Understanding the Myeloma Stem Cell Transplant Process

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Stem cell transplant is still the single most effective treatment for multiple myeloma, yet 45% of patients are never given this therapy, according to Dr. Sergio Giralt of the Memorial Sloan Kettering Cancer Center. While transplant is not a fun process for patients it can be done successfully, even for older patients, if we are fit enough to undergo the procedure.

In a short video, Dr. Rafael Fonseca of the Mayo Clinic in Scottsdale explains the reasons why patients should receive a stem cell transplant and demystifies the process in detail. He tells us that transplant is a key tool in the management of myeloma and should be used as an up-front procedure because it adds time of disease control and extends the time to relapse. On average, patients who receive stem cell transplant can go 5-6 years before needing an additional major interventional therapy. For a small subset of patients, it could be the last intensive treatment they need. 

He outlines the steps to transplant for an in-patient stem cell transplant, though many centers also offer it as an out-patient procedure:

  1. Testing
  2. Gather stem cells
  3. Physical exam
  4. Picc line installation
  5. Admission to hospital – chemo through IV – melphalan – anti-nausea medicine
  6. Ice chips – reduce blood flow to lining of mouth. Reduces mouth sores.
  7. Day after – rest day
  8. Stem cells given back – bagged and infused. Practitioners are dressed in gowns to prevent infection.
  9. How do cells get back to bone marrow? They have recpetors to know where to go.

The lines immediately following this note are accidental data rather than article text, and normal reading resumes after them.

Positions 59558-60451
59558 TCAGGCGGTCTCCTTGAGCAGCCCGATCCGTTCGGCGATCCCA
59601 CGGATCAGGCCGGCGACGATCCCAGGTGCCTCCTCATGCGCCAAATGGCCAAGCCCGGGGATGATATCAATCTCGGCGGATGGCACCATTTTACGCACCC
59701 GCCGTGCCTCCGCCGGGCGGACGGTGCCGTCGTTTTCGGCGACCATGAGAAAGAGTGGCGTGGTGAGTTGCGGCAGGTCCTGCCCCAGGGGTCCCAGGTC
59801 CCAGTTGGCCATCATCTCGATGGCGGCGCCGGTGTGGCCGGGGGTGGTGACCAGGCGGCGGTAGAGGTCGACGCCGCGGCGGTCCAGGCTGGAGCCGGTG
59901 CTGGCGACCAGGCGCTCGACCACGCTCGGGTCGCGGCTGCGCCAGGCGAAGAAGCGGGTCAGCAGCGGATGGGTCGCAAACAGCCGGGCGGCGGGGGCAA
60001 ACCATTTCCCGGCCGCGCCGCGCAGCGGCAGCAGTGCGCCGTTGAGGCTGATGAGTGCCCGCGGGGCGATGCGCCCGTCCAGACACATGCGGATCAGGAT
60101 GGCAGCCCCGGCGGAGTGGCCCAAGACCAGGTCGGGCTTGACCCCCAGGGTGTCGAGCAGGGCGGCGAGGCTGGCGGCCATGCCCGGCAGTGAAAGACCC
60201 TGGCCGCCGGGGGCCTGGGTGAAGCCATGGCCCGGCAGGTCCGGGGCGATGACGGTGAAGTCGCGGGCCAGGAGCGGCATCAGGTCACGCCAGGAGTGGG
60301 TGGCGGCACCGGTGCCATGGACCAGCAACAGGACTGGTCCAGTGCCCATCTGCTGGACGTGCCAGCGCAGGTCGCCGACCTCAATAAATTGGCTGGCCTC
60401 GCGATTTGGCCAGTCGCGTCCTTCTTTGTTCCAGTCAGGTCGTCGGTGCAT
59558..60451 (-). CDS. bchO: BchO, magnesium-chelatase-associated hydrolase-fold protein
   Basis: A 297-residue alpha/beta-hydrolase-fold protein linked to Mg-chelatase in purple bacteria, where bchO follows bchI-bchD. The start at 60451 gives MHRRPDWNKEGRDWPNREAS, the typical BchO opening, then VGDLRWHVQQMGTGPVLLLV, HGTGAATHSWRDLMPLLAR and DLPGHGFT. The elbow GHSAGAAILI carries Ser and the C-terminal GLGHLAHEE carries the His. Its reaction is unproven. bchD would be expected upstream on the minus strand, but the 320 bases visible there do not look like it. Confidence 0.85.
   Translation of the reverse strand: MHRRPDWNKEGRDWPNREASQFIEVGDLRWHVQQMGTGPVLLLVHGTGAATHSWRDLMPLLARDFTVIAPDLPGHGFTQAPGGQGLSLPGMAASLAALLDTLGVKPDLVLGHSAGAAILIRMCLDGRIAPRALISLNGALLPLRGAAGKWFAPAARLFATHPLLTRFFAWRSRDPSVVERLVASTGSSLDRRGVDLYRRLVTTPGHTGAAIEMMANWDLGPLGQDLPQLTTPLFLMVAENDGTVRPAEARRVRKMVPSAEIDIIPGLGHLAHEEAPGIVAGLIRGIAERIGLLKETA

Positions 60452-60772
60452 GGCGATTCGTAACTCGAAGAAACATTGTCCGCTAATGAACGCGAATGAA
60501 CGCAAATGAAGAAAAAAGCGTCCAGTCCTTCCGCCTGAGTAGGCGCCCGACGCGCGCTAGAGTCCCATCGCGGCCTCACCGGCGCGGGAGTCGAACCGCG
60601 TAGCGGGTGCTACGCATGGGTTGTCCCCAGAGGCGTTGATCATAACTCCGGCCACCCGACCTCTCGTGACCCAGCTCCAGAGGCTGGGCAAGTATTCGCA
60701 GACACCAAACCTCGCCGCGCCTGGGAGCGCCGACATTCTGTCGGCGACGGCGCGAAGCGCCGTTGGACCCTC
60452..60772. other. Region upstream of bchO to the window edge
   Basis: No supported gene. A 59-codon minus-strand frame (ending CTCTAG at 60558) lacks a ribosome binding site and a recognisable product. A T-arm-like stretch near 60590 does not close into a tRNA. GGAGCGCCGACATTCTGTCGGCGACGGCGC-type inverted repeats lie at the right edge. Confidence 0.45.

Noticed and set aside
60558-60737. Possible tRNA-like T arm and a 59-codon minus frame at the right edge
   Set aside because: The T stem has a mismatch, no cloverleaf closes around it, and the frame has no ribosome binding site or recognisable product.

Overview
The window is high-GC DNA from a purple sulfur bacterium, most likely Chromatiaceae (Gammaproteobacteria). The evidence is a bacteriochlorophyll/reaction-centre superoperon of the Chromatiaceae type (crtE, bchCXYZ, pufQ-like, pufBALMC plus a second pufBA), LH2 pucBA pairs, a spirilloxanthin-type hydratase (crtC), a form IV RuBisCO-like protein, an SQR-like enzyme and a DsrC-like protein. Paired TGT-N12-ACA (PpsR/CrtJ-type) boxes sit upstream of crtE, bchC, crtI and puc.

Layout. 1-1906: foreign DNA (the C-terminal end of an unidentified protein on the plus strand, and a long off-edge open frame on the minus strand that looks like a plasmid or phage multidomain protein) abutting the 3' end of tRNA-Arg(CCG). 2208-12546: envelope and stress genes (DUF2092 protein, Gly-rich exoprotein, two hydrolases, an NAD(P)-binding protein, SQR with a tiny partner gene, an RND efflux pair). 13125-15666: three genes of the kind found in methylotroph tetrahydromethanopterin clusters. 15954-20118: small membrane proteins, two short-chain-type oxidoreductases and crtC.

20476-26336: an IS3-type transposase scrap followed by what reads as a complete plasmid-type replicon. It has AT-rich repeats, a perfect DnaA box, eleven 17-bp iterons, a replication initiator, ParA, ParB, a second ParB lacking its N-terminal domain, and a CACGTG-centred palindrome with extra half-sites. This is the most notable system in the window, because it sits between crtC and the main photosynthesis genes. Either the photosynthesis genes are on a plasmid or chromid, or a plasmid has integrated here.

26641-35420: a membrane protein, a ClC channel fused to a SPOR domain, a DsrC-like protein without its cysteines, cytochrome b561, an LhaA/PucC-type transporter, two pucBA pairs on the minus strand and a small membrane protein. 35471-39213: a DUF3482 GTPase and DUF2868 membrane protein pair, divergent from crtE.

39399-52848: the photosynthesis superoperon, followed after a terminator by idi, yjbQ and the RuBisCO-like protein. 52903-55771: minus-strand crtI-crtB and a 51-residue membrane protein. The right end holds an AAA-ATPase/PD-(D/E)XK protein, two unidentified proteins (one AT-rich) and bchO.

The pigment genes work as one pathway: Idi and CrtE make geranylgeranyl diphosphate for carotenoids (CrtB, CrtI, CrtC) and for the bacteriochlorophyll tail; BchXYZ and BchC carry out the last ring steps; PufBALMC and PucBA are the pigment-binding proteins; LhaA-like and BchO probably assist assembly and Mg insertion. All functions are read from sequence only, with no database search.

10. Two weeks before they fully recover.
  11. During that two weeks the old bone marrow dies and the new bone marrow grows.
  12. First week most patients do pretty well. Some GI issues can happen.
  13. Second week is harder with potential GI issues that will eventually resolve. Symptoms not uniform.
  14. Counts have recovered. Eating and drinking fine.
  15. Cells come back around day 12
  16. White count low – if you have a fever, treat with antibiotics then ask questions later. Can just be bacteria passing through your body.
  17. Low platelet count – can do a transfusion if needed. Low platelets aren’t a major issue but something they monitor.
  18. If you need red cell transfusion, it can be there too.
  19. Stay away from crowds but visitors are fine.
  20. After 2 months do assessment again.

We hope you enjoy this informative video by Dr. Fonseca about this key procedure in multiple myeloma.

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About Author

Myeloma survivor, patient advocate, wife, mom of 6. Believer that patients can help accelerate a cure by weighing in and participating in clinical trials. Founder of Myeloma Crowd, Myeloma Crowd Radio and the CrowdCare Foundation.

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